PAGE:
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National Evaluation of the Comprehensive Technical Assistance Centers

NCEE 2011-4031
August 2011

The Comprehensive Centers Program

In its authorization under the Educational Technical Assistance Act of 2002, the Center program was given an overall charge of supporting state and local NCLB implementation. The U.S. Department of Education (ED), using discretion provided in the legislation, established two major program features that differed from the design of Comprehensive Center programs under prior legislation:5

  • First, the primary focus would be on assisting states to carry out NCLB responsibilities and helping build state capacity to deliver assistance to schools and districts; ED specified that Centers could only work directly with districts or schools under special circumstances.
  • Second, awards would be made to 21 Centers to establish two-tiers of technical assistance with 16 RCCs and 5 CCs. They were instructed to work as follows:
    • Each RCC was charged with providing ongoing assistance directly to states in its region ("frontline assistance"), serving the needs of either one large state or a group of two to eight states and other jurisdictions.6 The RCCs were also expected to deliver technical assistance to their assigned states, addressing the needs and building capacity of the states to assist their districts and schools.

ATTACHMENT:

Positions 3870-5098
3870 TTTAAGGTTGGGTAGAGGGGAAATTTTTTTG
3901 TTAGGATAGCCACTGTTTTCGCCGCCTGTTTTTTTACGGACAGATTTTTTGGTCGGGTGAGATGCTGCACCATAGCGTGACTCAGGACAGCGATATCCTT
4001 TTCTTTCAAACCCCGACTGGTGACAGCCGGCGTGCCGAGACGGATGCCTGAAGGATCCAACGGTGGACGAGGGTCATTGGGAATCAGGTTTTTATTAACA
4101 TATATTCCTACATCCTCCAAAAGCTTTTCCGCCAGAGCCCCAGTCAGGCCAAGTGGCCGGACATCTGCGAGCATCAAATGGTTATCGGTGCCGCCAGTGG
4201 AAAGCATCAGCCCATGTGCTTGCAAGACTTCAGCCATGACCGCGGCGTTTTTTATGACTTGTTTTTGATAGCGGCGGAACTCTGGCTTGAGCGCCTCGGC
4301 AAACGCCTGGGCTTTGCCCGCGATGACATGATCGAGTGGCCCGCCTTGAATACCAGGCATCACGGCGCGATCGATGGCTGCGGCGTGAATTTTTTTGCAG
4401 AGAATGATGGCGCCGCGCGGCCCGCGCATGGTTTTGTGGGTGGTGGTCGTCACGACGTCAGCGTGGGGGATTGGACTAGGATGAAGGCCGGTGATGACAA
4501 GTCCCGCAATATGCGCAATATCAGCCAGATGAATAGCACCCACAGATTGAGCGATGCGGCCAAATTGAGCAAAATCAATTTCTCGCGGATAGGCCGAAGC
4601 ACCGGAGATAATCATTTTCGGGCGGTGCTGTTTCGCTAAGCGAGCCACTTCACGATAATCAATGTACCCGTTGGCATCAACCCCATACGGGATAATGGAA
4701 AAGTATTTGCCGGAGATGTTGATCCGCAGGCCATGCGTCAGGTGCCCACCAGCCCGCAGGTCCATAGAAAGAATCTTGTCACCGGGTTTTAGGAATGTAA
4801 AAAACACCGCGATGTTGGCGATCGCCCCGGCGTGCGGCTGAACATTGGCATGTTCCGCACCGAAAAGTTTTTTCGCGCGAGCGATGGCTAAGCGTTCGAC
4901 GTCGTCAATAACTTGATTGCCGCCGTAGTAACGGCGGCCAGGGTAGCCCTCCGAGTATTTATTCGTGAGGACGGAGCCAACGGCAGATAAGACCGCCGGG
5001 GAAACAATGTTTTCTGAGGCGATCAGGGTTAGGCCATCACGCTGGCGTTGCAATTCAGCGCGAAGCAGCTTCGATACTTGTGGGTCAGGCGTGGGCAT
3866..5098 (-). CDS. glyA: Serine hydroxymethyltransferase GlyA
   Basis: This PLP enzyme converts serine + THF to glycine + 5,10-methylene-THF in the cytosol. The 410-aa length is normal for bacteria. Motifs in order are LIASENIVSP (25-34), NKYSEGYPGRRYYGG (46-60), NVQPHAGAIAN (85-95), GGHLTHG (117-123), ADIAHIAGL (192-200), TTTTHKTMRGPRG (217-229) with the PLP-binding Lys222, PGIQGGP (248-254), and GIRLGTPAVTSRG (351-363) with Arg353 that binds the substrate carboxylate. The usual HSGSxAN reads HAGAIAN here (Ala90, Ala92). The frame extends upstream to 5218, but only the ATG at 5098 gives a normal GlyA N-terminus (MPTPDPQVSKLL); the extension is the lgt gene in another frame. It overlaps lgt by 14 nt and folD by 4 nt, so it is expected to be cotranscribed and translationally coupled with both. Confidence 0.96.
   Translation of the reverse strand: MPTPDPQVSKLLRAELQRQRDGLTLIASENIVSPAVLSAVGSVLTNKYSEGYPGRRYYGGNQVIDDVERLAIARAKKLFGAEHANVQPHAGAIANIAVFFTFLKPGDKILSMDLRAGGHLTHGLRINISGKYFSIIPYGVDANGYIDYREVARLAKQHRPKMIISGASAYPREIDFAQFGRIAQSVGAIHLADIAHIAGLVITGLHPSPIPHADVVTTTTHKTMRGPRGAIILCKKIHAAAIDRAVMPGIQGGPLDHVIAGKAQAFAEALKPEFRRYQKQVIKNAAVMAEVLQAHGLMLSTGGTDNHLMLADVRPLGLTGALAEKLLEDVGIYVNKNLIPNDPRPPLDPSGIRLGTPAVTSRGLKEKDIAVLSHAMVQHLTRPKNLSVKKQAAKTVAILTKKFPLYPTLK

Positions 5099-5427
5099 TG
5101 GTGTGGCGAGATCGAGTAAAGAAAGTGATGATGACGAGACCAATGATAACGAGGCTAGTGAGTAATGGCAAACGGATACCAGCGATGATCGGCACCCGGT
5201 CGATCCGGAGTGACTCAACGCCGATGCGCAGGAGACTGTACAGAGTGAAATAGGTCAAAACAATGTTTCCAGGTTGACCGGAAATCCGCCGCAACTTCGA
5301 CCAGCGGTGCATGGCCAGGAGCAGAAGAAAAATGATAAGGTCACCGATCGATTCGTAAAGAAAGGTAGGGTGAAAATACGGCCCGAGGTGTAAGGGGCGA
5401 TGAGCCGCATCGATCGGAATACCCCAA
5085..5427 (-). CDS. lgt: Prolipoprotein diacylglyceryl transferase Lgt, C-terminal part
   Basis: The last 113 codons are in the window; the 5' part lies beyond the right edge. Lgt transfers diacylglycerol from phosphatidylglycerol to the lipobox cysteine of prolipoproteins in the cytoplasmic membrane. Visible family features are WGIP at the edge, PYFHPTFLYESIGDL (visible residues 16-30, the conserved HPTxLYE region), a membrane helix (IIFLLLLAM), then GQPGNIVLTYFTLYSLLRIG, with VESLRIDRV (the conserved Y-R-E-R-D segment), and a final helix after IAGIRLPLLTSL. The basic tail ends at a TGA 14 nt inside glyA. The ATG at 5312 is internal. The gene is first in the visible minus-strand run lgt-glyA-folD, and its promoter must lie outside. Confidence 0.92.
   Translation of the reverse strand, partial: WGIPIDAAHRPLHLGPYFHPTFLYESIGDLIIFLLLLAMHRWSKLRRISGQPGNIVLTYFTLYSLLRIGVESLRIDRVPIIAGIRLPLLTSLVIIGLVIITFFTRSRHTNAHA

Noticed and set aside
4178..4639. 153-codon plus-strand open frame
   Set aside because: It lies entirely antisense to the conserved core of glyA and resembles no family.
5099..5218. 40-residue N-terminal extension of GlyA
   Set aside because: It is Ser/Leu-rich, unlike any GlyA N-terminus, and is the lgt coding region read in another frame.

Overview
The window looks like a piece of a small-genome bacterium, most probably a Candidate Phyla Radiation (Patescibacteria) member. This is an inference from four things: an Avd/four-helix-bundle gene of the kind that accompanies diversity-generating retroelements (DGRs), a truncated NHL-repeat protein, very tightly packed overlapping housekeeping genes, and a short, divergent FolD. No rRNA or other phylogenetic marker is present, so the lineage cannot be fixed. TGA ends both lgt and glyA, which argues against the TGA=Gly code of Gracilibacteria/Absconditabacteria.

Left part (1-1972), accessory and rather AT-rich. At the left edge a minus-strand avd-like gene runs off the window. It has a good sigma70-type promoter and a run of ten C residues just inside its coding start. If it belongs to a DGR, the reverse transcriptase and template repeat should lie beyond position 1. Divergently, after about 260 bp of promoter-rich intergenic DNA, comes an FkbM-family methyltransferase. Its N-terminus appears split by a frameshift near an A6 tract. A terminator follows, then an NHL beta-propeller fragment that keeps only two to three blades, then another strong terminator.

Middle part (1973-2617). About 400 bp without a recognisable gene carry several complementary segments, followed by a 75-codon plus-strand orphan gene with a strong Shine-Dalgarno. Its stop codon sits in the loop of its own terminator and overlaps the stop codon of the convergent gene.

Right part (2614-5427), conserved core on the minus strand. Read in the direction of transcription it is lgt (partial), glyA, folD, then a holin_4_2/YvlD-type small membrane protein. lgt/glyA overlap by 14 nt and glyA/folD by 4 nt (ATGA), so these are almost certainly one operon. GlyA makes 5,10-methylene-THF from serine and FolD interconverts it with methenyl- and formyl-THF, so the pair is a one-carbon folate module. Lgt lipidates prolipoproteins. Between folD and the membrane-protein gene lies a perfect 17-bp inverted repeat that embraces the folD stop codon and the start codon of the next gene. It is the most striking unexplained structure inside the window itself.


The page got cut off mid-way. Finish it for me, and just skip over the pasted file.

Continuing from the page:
• Meanwhile, each CC would work on a nationwide basis to provide in-depth knowledge of the content and research within a particular substantive area: Assessment and Accountability, Instruction, Teacher Quality, Innovation and Improvement, or High Schools. CCs would facilitate access to, and use of, existing research and practices.
    • The absolute priorities for the two types of Centers indicated that they should work together: Regional Centers should draw information and resources from Content Centers as well as other sources; and Content Centers should both supply knowledge to Regional Centers and "work closely with Regional Centers to provide technical assistance to States."
5 Notice Inviting Applications for New Awards for Fiscal Year 2005. Federal Register. (2005, June 3). 70(106), 32583–94.
6 The nonstate jurisdictions that the Centers were to serve were the following: the District of Columbia, Puerto Rico, the Virgin Islands, American Samoa, Commonwealth of the Northern Mariana Islands, Federated States of Micronesia (Chuuk, Kosrae, Pohnpei, and Yap), Guam, Republic of the Marshall Islands, and Republic of Palau. Throughout this report, the term "state" will be defined to include the 50 states as well as these other jurisdictions.